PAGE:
TORONTO — An adjudicator of a human rights hearing into an Internet hate case expressed serious misgivings Monday about whether a provision used to attack hate speech can continue to exist in the Internet age.
The Human Rights Act provision permits anyone who objects to even a borderline case of alleged hate speech to expose the author to a costly, cumbersome human rights adjudication process, said Athansios Hadjis — who is presiding over a Canadian Human Rights Tribunal against Internet webmaster Marc Lemire.
Citing a recent case in which Maclean’s magazine columnist Mark Steyn defended himself against a complaint from a Muslim group, Mr. Hadjis said it may be all too easy for an individual to be “dragged through the process.”
Mr. Hadjis said that the controversial provision created to combat hate messages left on telephone machines operated by member of the far right — made sense in the past. However, he said that its usefulness may be in the past.
Hate messages on telephone message machines tended to be overt, he said, whereas the ocean of opinions on the Internet include many that are borderline cases of hate.
“Maybe the scale is tipping the other way,” Mr. Hadjis interjected during closing submissions at the Lemire hearing. “There is so much grey zone here that it may tip the scale back the other way.”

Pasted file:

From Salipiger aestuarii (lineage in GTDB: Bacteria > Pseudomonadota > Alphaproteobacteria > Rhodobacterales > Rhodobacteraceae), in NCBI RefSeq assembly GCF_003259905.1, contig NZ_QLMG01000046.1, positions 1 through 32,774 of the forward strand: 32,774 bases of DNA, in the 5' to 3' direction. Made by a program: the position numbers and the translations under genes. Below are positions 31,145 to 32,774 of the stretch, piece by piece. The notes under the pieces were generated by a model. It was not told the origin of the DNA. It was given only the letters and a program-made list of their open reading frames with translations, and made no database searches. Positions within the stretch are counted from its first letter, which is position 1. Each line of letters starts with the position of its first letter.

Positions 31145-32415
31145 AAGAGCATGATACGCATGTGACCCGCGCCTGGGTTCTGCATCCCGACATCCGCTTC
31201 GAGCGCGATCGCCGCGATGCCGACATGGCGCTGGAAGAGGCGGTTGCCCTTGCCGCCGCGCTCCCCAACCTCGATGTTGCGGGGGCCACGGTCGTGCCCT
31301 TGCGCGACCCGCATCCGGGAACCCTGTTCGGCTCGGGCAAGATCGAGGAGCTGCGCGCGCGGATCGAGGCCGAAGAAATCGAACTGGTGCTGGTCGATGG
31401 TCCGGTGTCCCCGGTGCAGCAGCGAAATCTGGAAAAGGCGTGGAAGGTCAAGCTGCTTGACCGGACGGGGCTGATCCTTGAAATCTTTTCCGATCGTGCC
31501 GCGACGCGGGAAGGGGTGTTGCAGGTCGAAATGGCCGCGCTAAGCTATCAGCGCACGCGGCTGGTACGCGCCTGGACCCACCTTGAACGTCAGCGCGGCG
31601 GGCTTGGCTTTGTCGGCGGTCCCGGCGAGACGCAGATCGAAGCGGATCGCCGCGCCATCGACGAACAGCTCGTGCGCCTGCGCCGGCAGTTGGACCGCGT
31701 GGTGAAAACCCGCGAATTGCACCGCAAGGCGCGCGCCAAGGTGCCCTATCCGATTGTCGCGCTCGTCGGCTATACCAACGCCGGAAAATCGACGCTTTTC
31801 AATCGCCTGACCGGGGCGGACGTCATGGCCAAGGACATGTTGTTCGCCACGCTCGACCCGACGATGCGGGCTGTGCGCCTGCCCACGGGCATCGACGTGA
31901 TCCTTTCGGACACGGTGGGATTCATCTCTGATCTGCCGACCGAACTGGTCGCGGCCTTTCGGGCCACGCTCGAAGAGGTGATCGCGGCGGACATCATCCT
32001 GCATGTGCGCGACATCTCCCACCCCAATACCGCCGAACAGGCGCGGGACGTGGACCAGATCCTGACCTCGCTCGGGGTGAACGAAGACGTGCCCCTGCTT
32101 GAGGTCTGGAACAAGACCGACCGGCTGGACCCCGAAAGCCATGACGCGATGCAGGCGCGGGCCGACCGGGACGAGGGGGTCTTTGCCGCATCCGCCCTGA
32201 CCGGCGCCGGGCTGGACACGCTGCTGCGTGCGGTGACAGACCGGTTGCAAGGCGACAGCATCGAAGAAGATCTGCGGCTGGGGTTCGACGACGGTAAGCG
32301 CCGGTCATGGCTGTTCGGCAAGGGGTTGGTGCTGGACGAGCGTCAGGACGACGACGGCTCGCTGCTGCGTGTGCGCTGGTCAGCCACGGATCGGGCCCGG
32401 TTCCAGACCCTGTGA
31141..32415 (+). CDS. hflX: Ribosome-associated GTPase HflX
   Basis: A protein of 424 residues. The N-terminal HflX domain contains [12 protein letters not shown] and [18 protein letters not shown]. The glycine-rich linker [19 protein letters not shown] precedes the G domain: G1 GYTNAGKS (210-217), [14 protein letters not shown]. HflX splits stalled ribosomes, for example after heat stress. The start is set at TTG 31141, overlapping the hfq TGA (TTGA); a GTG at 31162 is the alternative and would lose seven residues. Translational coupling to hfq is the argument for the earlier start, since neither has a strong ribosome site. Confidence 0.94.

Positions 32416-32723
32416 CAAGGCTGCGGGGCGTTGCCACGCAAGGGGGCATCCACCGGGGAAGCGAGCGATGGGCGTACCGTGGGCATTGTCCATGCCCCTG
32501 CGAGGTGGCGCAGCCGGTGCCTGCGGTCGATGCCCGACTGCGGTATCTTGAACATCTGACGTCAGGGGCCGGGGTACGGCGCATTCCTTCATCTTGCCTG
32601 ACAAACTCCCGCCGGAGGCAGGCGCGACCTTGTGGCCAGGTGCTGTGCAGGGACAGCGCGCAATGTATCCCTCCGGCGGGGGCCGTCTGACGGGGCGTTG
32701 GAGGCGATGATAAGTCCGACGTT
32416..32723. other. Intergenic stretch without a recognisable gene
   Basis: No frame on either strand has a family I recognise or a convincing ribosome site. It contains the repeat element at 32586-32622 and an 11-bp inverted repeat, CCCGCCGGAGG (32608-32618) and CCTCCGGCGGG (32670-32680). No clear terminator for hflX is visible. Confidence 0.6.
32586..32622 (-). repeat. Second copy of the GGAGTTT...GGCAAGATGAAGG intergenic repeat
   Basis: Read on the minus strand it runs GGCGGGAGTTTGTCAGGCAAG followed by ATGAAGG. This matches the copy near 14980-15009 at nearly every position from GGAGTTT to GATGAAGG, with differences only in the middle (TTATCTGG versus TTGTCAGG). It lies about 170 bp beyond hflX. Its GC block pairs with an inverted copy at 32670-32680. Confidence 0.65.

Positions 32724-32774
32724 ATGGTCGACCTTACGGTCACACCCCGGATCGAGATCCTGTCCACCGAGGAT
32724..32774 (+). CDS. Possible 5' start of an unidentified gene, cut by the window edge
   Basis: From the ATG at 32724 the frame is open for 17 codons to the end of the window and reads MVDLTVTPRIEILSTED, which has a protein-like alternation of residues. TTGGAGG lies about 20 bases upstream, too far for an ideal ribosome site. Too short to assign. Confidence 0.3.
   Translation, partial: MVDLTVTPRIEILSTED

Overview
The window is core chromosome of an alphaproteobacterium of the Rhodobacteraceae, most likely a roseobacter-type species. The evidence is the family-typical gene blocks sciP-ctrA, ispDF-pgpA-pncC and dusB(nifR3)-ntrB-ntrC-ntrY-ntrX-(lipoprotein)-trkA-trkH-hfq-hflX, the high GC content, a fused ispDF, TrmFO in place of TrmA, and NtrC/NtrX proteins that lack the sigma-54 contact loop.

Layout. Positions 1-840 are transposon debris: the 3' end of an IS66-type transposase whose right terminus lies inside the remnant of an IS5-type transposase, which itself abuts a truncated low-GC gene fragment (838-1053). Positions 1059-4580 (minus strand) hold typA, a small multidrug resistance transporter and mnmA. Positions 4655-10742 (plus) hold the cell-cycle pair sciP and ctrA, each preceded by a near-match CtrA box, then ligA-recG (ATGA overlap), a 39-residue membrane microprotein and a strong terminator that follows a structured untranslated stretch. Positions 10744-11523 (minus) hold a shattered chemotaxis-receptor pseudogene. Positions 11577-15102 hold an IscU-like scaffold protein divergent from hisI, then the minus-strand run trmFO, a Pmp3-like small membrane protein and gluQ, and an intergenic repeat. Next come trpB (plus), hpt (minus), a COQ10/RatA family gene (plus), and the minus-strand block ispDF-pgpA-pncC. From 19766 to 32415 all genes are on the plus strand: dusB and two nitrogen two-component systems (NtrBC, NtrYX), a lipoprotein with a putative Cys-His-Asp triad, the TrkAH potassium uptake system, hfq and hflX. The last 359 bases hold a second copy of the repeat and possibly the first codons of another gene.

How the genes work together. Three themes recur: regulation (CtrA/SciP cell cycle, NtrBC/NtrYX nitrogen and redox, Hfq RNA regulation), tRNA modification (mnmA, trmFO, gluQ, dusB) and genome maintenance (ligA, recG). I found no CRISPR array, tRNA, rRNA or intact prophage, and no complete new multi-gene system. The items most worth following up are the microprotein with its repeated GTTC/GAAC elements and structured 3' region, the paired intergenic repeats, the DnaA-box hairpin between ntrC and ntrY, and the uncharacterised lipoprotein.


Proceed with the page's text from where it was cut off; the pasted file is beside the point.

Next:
“Suddenly, the chilling effect catches not only individuals who set up telephone messages … but just about everyone who posts anything on the Internet,” Mr. Hadjis said. “What we have is the reality of the Internet — open to all; everyone participates …” he said.
The complaint against Mr. Lemire alleges that he exposed Jews, blacks, Italians, homosexuals and other groups to hatred or contempt by permitting hate-mongers to post virulent comments on his Internet message board.
Many of the messages on Mr. Lemire’s message board involved jokes that ridiculed racial groups as inferior, imbecilic or deserving of death. Some propagated vicious stereotypes, while others blamed them for global economic chaos or the spread of AIDS.
In one of the longer messages, the author claimed that homosexuals had willingly spread AIDS because of their “sleazy” sexual habits. “Innocents must die so that the sick sex games of a perverted minority may continue,” the author message said.
Mr. Lemire has challenged the constitutionality of the provision — s. 13 of the Human Rights Act — arguing that it is an unjustifiable restriction on free speech.
Globe and Mail Update
September 15, 2008 at 7:18 PM EDT